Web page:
Each one is strong and powerful. Each one is a wonderful challenge. Enjoy!

Elizabeth Partridge's books for young adults include Restless Spirit: The Life and Work of Dorothea Lange, John Lennon: All I Want is the Truth, and Marching for Freedom: Walk Together Children and Don't You Get Weary. She is the recipient of the Los Angeles Times Book Prize, a Michael L. Printz Honor, and the Boston Globe–Horn Book Award. This Land was Made for You and Me: The Life and Songs of Woody Guthrie was a National Book Award finalist, and Boots on the Ground: America's War in Vietnam has been longlisted for the National Book Award.




Friday, September 21, 2018

Expository Nonfiction: Display It in Classroom Libraries and Read It Aloud

For the next few weeks, educator Marlene Correia and I will be discussing two infographics we created to help get teachers excited about using more great expository nonfiction children’s books in the classroom. On Fridays, we’ll focus on 5 Ways to Share Expository Nonfiction with Students.

Since today is the beginning of this Friday series, we’ll start at the top of the infographic. Displaying expository nonfiction more prominently in your classroom might seem like a small step, but it can have a BIG impact. Here are a few tips:

—Feel free to borrow books from other teachers and the school or public library to enrich your book displays.

—At the beginning of the year, rotate the books you display once a week. During Week 1, feature fiction titles. For Week 2, display narrative nonfiction (such as picture book biographies). And for Week 3, feature expository nonfiction. If you repeat this pattern a few times, students will begin to get a sense of the different kinds of books available to them. They will also get the message that you value all types books equally.

—As the year progresses, display text sets that are related to your current science or social studies unit. Include both fiction and nonfiction titles to appeal to a broader range of students.

Perfect Pairs: Using Fiction and Nonfiction Picture Books to Teach Life Science, K-2 and Perfect Pairs: Using Fiction and Nonfiction Picture Books to Teach Life Science, Grades 3-5, which I co-wrote with veteran educator Nancy Chelsey, can help you identify high quality science-themed picture books that align with the Next Generation Science Standards. You can also look at the annual lists of recommended books from the National Science Teachers Association and the National Council for the Social Studies.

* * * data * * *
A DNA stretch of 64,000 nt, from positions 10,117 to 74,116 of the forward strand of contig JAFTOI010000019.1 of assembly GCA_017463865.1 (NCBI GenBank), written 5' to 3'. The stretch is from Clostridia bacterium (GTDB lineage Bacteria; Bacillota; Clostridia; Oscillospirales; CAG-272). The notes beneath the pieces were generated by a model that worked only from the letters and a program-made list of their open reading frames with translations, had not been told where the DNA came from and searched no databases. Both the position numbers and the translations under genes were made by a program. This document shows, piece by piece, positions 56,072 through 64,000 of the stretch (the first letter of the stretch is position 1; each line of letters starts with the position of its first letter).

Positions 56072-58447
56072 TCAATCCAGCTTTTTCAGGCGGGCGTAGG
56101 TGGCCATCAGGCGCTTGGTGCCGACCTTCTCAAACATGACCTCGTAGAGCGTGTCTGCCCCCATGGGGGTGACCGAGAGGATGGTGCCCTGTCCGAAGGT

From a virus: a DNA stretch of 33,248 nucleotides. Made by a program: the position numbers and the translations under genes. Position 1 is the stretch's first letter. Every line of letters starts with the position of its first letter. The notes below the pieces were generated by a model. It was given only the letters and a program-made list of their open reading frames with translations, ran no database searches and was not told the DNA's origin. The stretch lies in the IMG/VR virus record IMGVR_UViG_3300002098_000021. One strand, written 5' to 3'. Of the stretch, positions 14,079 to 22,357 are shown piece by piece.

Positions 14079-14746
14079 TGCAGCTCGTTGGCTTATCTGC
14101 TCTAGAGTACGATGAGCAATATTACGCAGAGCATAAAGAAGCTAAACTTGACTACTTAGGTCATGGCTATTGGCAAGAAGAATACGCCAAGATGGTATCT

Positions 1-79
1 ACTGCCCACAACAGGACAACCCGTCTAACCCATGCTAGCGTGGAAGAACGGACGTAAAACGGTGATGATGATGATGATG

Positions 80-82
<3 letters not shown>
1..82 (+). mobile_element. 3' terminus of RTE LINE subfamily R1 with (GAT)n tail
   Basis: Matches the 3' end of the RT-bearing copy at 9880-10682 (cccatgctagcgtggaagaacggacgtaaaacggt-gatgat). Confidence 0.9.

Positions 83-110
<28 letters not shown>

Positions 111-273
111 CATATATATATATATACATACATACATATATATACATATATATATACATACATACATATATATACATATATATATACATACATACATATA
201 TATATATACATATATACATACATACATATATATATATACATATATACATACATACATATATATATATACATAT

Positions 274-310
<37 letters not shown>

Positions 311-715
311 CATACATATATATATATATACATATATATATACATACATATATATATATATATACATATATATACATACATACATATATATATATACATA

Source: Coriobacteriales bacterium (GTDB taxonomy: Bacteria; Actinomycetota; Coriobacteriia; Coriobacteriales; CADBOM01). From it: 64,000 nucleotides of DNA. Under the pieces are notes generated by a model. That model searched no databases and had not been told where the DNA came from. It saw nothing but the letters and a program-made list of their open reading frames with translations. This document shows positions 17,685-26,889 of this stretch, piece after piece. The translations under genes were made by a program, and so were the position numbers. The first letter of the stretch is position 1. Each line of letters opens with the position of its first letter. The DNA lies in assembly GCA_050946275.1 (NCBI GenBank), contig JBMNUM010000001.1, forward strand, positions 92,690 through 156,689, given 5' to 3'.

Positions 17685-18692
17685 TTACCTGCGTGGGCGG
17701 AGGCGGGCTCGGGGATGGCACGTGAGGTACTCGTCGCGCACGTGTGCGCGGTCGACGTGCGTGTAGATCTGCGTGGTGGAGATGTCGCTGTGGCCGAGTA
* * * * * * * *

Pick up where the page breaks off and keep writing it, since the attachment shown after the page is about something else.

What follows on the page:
—When your class seems ready, allow teams of students to create their own text sets for display. The books the teams select must have something in common—a theme or concept, a text structure, a writing style, the voice (lively or lyrical) etc. Encourage students to be creative in their choices and then summarize their thinking on an index card. The teams may enjoy asking the rest of the class to guess what the books in their text set have in common.

Displaying expository nonfiction books prominently in your classroom is an important first step in showing students that you honor these books. But to really bring that point home, be sure to feature these books as read alouds too.

One of the best ways to incorporate a rich assortment of read alouds into your classroom routine is #classroombookaday, an idea developed by Wisconsin educator Jillian Heise (@heisereads). It involves taking 10-15 minutes a day to read aloud and briefly discuss a picture book.

Jillian recommends displaying the book covers on a wall or bulletin board, so it’s easy to refer back to them later in the year. For example, students can make thematic connections between titles. They can also compare craft moves employed by authors and artistic techniques employed by the illustrators.
 
Jillian also maintains a vibrant Facebook group where educators discuss logistics and make book recommendations.

And here are some tips that you might find useful as you develop strategies for sharing expository nonfiction titles as read alouds.

Wednesday, September 19, 2018

Expository Nonfiction: Some Students Prefer It!

Last fall, I wrote a series of blog posts with one goal in mind: To raise awareness about research into children’s nonfiction reading preferences. Why? Because the results are surprising.